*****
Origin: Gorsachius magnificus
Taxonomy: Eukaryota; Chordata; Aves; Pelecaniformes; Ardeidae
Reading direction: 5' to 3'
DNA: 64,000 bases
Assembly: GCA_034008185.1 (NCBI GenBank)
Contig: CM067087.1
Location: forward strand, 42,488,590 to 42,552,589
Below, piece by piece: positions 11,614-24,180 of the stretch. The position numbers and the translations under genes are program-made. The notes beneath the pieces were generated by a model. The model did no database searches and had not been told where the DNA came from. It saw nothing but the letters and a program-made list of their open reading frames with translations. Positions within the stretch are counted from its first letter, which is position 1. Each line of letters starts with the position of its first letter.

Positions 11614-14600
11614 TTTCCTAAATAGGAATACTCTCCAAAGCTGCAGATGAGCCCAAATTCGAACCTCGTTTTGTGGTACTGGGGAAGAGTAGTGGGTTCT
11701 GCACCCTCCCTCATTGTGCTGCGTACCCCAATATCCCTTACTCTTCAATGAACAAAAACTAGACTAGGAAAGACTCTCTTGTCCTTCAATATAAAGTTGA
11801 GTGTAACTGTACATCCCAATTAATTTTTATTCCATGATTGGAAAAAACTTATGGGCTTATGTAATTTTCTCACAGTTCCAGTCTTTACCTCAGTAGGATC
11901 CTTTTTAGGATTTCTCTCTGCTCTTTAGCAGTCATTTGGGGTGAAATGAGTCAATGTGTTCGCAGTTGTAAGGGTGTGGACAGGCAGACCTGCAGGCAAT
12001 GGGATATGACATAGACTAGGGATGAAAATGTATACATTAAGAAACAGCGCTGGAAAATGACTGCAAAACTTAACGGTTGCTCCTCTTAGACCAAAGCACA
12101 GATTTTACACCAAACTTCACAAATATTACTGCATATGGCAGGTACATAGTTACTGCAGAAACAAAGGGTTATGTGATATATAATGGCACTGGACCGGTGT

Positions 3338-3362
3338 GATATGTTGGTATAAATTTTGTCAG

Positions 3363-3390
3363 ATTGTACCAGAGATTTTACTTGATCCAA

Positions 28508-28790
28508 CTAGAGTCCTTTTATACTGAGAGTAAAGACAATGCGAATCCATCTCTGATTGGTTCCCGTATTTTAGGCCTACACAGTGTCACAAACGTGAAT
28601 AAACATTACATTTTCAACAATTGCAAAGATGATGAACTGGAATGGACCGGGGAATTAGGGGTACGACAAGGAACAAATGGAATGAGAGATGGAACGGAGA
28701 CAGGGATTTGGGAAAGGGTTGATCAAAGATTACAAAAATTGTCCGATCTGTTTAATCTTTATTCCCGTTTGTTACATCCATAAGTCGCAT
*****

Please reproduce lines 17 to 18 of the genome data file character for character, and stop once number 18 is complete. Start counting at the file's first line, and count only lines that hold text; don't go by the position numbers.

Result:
3338 GATATGTTGGTATAAATTTTGTCAG

Positions 3363-3390